This development has brought devastating results on the nation as a whole. Many people have lost their lives in thousands. Gallant officers have lost their lives to insurgency while civilians in millions have been rendered homeless, turned into orphans, widows, widowers and many physically maimed forever. Nigeria now has millions of Internally Displaced Persons (IDPs), who are now aliens to their homeland and refugees in their country. Recently, 1500 women were reported to have given birth in these IDP camps. These camps are equally overcrowded as well as underfunded. Tension is currently heightened now that country is battling with Lassa fever after the severe outbreak of the Ebola virus.
Pathetically, the insurgents capitalized on the paralyzed state of security and have even kidnapped innocent school girls in Chibok community of Borno state. It’s going to be nearly two years since these girls were kidnapped, yet the hope of ever seeing them alive grows dimmer by the day. The former President, Olusegun Obasanjo made a categorical statement about the girls that they might not be found again as a group. However, some of them might later show up individually. People that had means of livelihood have been rendered jobless with activities stalled and they are at the mercy of the government and donors. For those who have stayed back in such communities, they are unbalanced psychologically as they live in perpetual anticipatory fear of imminent attack from the insurgents. The mental health of the population from these gory experiences, is also a major issue. Their experienced have conditioned them life long mental trauma.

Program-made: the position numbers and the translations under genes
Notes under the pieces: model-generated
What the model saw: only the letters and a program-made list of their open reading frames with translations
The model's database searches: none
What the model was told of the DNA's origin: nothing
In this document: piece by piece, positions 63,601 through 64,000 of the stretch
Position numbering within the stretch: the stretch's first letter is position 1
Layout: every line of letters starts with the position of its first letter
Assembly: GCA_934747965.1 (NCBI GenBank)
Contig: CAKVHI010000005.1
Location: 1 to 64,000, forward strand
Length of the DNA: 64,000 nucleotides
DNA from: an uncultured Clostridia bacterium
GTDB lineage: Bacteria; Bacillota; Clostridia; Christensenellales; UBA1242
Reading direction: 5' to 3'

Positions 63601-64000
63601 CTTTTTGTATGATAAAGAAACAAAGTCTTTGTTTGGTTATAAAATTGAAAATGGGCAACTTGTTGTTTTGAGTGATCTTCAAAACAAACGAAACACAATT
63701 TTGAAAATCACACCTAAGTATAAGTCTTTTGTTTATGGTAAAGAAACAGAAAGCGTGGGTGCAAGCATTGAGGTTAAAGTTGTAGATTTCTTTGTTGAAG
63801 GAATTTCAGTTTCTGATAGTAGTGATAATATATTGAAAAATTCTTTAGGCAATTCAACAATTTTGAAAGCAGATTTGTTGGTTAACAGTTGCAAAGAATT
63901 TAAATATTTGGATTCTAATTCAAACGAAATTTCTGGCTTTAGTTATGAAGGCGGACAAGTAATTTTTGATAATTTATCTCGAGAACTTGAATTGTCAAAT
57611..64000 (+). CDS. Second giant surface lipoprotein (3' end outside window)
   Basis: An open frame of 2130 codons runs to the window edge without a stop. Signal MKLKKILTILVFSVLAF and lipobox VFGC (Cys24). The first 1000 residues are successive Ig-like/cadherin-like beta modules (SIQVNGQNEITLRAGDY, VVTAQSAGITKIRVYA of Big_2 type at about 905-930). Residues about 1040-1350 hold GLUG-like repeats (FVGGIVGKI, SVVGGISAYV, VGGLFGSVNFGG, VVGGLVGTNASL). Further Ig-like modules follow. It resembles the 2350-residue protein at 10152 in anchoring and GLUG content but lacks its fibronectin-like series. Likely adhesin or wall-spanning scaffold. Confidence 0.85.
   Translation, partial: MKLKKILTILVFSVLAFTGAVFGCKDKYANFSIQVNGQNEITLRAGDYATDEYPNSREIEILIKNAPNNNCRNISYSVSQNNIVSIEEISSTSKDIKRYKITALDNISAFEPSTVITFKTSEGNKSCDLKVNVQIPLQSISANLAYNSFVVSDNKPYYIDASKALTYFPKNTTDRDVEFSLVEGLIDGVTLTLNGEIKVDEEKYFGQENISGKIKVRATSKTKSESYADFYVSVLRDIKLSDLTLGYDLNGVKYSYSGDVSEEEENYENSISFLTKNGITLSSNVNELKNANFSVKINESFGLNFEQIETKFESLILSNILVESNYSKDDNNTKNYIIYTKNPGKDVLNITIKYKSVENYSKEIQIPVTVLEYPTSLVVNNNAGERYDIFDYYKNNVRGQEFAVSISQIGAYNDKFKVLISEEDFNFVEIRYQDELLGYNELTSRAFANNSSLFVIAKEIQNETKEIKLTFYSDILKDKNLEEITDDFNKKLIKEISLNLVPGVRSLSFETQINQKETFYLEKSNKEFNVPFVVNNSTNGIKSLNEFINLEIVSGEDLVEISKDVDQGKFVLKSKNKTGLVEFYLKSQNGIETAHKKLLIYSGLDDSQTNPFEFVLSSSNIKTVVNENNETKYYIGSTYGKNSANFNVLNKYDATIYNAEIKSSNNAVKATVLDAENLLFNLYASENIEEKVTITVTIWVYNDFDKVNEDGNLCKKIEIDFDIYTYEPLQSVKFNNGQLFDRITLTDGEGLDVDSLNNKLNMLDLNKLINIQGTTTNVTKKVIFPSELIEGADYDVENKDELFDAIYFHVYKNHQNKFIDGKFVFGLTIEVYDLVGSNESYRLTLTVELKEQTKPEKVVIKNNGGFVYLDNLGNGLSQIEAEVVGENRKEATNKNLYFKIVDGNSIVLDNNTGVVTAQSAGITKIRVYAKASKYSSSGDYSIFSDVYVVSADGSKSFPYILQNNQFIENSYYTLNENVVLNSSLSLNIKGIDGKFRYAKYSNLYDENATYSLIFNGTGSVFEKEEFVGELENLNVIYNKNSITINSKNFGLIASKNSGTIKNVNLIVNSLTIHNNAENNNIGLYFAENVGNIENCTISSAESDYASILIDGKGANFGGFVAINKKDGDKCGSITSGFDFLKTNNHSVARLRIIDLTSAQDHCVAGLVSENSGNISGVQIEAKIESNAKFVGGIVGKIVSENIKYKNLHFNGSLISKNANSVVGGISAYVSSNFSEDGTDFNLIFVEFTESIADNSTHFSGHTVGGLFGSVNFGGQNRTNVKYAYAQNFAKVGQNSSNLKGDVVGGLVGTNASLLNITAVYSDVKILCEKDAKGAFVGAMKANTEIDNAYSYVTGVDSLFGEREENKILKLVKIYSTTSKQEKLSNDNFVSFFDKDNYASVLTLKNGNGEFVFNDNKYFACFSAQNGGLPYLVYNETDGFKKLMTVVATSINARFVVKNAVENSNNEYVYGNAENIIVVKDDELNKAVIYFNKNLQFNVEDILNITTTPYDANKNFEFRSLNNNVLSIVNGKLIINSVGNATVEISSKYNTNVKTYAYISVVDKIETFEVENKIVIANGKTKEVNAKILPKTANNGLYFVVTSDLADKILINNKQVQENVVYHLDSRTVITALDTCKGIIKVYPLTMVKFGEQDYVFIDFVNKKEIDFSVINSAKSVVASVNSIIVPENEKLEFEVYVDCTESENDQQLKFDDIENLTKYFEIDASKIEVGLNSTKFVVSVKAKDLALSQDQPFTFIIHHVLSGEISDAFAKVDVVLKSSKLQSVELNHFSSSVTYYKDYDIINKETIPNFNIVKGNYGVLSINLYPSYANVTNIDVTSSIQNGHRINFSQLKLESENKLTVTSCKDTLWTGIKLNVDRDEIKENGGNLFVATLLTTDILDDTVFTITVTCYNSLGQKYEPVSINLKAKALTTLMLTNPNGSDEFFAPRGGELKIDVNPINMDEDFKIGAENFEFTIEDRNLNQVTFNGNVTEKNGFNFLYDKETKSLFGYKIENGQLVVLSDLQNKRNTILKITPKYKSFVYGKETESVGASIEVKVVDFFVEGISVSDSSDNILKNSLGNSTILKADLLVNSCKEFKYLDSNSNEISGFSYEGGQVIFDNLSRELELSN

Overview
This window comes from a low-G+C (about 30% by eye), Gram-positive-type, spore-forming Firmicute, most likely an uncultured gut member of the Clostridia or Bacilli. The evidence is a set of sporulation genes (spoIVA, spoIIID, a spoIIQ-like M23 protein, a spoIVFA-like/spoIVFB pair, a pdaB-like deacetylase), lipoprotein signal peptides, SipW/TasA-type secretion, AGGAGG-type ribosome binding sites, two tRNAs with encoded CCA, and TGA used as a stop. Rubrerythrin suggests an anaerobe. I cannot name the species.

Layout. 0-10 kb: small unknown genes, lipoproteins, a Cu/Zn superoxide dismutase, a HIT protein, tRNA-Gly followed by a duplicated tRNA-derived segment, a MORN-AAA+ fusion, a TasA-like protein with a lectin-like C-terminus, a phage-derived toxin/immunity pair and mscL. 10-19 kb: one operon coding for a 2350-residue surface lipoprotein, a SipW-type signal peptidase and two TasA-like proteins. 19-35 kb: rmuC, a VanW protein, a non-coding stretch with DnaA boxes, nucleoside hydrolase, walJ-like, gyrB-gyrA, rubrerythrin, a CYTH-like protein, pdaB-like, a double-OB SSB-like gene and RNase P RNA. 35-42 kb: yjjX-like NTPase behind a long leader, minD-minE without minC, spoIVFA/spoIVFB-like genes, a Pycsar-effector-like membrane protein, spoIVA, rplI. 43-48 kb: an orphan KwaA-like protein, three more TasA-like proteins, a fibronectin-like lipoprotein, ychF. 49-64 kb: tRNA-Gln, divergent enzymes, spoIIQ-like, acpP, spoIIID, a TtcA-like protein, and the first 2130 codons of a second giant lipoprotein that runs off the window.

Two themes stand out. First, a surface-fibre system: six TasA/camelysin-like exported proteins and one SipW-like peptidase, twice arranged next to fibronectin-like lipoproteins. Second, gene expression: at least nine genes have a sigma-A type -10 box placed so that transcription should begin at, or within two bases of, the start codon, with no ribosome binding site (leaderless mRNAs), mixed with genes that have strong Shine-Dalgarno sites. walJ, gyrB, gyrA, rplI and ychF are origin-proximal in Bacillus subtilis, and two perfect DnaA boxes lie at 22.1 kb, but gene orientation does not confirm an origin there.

Northern Nigeria is already having cipher of desertification with the endless bomb blasts that have greatly contributed to these processes. The little pasture available to livestock for grazing has been depleted while many towns have been totally deserted because of insurgencies. The North-Eastern region of the country is presently witnessing double desertification, both natural and human. There is mass exodus from that part of the country with many people having made up their minds to never to return again. Conservative estimates from experts show that it may take about three decades to rebuild from the destruction and damage of the region.
Boko Haram’s menace has also affected the political and economical life of the country as a whole. The erstwhile administration of Dr. Goodluck Ebele Jonathan had to postpone the general elections so as to quell the militants and allowed people to perform their civic duties to vote. It was a six-week harrowing period in the history of Nigeria as many were jittery around not sure of the outcome of the deferment. The atmosphere was quite calm till elections took place but in recent times, attacks have become sporadic across the region again. Many Nigerians are begging for answers and want to know if the quest of the Boko Haram sect was to truly driven by political power, or religious ideology.